Trainee lawyers require protection from bullying bosses

Susannah Haan of the Trainee Solicitors’ Group says the Law Society should come down hard on firms that ill treat their trainees. Susannah Haan is chair of the Trainee Solicitors’ Group and a trainee at Clifford Chance.

The number of calls that trainee solicitors are making to the Trainee Solicitors’ Group (TSG) helpline each month is increasing rapidly.

Almost half of these calls come from trainees complaining of racial and sexual abuse, inadequate training and being overworked.

Black trainees have reported being called “niggers” by their employers, while other trainees have been threatened with the sack for failing to gain Police Station Adviser accreditation.

Many have told of being expected to run departments by themselves, or to work with no real supervision of their caseloads – which amount to some 40 to 70 files from the very beginning – at a time when these same trainees may also be available for callout after hours.

We have even heard of cases where the trainee finds that his or her pay cheque has been bounced with no warning or even apology from the firm, or where a mistake has been made by the trainee while working without supervision, the firm has simply refused to pay the trainee’s wages.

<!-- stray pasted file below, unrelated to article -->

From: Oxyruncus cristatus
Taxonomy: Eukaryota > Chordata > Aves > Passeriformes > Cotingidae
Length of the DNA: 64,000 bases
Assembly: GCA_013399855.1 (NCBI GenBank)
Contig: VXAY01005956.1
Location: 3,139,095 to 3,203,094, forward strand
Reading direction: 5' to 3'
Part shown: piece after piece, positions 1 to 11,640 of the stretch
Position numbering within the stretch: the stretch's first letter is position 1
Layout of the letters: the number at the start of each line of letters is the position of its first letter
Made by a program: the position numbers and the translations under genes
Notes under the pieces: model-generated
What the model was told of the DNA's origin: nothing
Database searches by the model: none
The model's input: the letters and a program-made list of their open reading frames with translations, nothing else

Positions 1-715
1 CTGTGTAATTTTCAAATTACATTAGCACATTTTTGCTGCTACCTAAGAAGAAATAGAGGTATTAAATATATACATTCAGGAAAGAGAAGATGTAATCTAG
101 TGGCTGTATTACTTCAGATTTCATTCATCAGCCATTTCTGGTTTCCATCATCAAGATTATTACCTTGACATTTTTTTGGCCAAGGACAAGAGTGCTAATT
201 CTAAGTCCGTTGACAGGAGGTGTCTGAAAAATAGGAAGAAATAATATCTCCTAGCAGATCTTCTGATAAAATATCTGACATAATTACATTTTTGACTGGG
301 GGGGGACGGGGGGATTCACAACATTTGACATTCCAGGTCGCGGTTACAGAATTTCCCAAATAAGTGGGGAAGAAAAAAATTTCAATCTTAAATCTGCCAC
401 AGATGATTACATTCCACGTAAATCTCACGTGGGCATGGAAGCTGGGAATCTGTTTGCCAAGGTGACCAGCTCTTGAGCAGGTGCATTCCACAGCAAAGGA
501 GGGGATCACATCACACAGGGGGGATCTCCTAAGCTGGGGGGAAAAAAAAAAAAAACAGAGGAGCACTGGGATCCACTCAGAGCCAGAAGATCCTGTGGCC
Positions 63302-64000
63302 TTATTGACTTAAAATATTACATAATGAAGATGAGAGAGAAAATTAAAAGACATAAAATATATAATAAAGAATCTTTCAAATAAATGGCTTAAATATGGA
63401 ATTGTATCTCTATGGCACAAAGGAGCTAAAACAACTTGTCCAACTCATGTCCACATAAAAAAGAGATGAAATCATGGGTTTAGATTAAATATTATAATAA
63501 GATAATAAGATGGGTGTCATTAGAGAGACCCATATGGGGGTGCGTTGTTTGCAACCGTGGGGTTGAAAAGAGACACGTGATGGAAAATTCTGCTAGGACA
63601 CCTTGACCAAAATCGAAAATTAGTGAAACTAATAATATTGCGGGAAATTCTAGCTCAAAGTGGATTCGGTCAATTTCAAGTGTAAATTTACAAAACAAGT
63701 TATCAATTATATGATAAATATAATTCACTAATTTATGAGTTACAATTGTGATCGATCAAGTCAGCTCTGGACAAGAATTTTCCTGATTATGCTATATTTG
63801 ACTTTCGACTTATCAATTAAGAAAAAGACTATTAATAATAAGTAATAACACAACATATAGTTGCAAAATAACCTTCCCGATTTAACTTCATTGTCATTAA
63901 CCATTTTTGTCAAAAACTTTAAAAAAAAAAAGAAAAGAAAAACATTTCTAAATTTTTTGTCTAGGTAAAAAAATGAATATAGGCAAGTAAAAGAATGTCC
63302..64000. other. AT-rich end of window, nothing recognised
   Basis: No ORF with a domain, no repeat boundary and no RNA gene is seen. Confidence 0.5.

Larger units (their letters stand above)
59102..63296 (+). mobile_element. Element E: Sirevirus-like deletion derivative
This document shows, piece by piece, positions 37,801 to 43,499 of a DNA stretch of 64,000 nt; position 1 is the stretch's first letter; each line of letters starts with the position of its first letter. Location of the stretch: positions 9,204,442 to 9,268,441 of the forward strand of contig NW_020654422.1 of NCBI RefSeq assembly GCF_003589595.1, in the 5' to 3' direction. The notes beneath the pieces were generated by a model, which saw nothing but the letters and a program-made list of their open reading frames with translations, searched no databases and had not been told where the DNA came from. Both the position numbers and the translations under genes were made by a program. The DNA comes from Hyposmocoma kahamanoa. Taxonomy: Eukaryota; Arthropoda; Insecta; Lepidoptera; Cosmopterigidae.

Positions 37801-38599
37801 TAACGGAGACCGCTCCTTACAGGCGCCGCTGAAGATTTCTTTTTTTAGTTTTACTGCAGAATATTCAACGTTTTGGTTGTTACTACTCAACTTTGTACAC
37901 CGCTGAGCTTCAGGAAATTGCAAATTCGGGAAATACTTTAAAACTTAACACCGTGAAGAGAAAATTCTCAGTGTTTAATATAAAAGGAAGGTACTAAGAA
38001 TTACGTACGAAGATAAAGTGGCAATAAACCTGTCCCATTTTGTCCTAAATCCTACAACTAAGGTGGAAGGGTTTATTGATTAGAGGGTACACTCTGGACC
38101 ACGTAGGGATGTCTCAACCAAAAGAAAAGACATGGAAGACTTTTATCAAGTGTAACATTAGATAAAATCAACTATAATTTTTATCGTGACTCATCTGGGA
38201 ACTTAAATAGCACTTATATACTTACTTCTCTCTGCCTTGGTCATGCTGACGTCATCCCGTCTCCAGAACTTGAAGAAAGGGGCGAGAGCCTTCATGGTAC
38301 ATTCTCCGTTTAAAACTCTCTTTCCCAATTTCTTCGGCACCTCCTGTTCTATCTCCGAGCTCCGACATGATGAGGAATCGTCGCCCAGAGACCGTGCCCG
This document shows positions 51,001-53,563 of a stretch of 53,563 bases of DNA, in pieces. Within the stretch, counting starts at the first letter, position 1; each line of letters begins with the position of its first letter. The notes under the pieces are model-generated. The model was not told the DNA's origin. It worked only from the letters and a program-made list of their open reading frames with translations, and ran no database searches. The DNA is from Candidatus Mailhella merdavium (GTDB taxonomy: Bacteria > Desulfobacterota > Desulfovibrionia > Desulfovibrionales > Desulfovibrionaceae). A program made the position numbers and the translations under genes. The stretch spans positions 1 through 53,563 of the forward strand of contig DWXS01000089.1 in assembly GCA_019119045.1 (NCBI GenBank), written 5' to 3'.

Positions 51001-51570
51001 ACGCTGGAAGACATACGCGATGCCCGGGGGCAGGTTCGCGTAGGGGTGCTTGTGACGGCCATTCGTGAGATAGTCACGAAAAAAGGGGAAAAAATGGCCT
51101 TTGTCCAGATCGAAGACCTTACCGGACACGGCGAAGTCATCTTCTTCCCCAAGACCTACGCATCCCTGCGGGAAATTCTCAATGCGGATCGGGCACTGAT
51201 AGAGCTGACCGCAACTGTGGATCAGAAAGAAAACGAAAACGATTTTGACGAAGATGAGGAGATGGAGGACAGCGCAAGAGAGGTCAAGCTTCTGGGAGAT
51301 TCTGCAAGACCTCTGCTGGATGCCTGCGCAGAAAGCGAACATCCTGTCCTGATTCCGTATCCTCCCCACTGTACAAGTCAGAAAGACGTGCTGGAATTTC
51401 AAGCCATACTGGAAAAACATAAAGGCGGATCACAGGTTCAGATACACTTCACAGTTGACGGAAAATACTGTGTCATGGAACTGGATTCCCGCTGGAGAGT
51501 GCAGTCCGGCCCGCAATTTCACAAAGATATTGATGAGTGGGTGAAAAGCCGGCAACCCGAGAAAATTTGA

It is down to firms to scrutinise their training procedures to ensure that such practices are not allowed to continue. Many lawyers think of themselves as good communicators, but a heavy workload can lead to a lack of planning and badly thought out instructions. And if trainees are given inadequate instructions, they must be expected to produce inadequate results.

The TSG believes there should be more co-ordination between the Law Society’s Legal Education and Training group – which monitors training contracts – and the OSS, and that sanctions should be imposed on firms which do not follow the Law Society’s training requirements.

Firms found to be in serious breach of the requirements must be banned from offering training contracts, so that other trainees do not have to suffer the same treatment.

There should be a more rigorous examination of the firms wishing to be authorised to take trainees, and more training available for those wishing to be training principals.

Trainees can contact the monitoring team anonymously at the Law Society on 01527 504 404.